The Host’s new invasion of the body snatchers
I T’S based on a novel by Stephenie Meyer, but writer/director Andrew Niccol says The Host is not another Twilight.
The sci-fi romance was penned by Meyer in between writing the Twilight books and became a best-seller before Niccol got his hands on it.
The New Zealand-born filmmaker says the two are ‘‘very different animals’’.
‘‘I hope the audience embraces it and doesn’t go in expecting it to be Twilight,’’ Niccol says.
They are similar in one respect – they both feature a love story.
Although in this case, Niccol says there’s not so much a love triangle as ‘‘a love rectangle’’.
Confused? Well when the hero Melanie is taken over by alien host Wanda, unlike all the other humans, her spirit survives and both struggle to co-exist in the same body. Adding to the confusion – they both love different people.
‘‘I don’t know how (Stephenie) will top herself next, maybe she has to do a love pentagon or something,’’ Niccol jokes.
That could be a possibility, with Meyer announcing she will write another two books for The Host.
‘‘I think it’s supposed to be a trilogy,’’ Niccol says, adding he would ‘‘definitely’’ like to tackle the other books too.
Niccol is better known as the brains behind original stories such as The Truman Show, Gattaca and In Time, rather than adaptations. Reading The Host changed all that. ‘‘I thought this was a very clever idea,’’ Niccol says. ‘‘We always talk about internal conflicts, but here’s a story where it’s literally true.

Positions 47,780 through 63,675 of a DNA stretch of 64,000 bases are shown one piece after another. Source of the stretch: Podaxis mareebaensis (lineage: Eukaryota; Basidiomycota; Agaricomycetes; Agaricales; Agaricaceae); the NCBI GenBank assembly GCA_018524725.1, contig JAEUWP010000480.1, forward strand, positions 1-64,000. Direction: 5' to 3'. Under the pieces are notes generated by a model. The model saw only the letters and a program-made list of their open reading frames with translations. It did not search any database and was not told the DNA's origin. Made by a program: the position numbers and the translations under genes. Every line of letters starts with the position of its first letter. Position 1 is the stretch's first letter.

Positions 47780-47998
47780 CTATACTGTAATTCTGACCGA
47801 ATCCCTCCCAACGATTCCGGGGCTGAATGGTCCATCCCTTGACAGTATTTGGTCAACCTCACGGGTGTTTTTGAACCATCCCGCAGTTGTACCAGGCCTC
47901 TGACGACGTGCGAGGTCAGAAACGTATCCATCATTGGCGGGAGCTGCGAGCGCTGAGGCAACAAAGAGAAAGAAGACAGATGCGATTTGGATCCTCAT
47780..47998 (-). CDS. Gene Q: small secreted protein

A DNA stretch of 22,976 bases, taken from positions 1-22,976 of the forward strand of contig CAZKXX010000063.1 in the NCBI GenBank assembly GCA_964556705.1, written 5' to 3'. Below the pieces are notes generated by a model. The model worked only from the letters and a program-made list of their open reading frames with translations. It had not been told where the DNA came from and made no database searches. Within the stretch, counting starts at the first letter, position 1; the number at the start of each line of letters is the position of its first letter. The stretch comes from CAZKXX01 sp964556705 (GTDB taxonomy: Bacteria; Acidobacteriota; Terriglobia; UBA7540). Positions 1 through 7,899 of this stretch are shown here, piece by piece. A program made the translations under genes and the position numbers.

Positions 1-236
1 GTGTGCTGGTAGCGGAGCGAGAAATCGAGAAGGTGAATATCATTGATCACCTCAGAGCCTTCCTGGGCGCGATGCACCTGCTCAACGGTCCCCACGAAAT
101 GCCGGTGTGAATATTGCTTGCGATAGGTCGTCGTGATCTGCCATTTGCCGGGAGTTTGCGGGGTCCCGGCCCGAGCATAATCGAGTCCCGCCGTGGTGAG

‘‘You have two spirits in one body basically at war with each other.’’
Playing those two parts, Melanie and Wanda, is Irish actress Saoirse Ronan. (Niccol says the best way to remember how to pronounce her name is to say ‘‘surfer’’ but with a ‘‘sh’’, like ‘‘sursher’’.)
The problem both actress and director faced was that in Meyer’s book offers two sets of thoughts conversing in one mind. How to make that work on the big screen? What Niccol decided was that Ronan would record all of Melanie the human’s lines and speak all of Wanda the alien’s lines.
Then he put a hidden earpiece in Ronan’s ear to play her Melanie’s dialogue, so she could, quite literally, have a conversation with herself.
‘‘The very eerie thing is that no one else on the crew or the cast could hear the voice in her head, so she was sort of wandering around the desert babbling to herself,’’ he says.
‘‘She looked like some babbling homeless man we decided.’’
The Host opens today.
Max Irons and Saoirse Ronan in The Host.